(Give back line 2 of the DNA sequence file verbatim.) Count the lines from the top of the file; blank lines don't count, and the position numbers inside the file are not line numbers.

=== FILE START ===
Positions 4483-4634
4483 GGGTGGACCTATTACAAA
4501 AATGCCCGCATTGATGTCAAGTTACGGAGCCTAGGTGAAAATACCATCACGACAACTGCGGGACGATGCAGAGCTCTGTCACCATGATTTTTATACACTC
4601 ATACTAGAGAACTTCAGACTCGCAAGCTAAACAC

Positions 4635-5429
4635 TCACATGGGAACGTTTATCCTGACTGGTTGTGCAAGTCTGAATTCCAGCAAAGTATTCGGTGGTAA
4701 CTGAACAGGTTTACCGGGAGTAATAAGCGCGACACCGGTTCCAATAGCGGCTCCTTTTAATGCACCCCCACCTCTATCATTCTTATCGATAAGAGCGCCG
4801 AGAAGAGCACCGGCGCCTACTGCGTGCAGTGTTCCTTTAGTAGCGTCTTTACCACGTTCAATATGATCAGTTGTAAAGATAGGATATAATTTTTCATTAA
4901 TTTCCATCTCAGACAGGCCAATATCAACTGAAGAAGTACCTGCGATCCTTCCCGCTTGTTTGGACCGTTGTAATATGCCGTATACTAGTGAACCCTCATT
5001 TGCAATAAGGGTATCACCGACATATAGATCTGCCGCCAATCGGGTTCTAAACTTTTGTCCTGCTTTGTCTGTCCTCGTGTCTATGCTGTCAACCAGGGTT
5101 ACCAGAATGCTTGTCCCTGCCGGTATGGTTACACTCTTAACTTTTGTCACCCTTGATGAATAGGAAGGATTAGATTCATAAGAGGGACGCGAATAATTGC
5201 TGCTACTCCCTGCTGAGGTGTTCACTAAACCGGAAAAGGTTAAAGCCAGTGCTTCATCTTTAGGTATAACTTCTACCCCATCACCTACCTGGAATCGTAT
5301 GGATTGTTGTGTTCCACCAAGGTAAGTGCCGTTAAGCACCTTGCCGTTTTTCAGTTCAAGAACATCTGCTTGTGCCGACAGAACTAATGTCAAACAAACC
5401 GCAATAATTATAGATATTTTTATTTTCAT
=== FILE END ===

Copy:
4483 GGGTGGACCTATTACAAA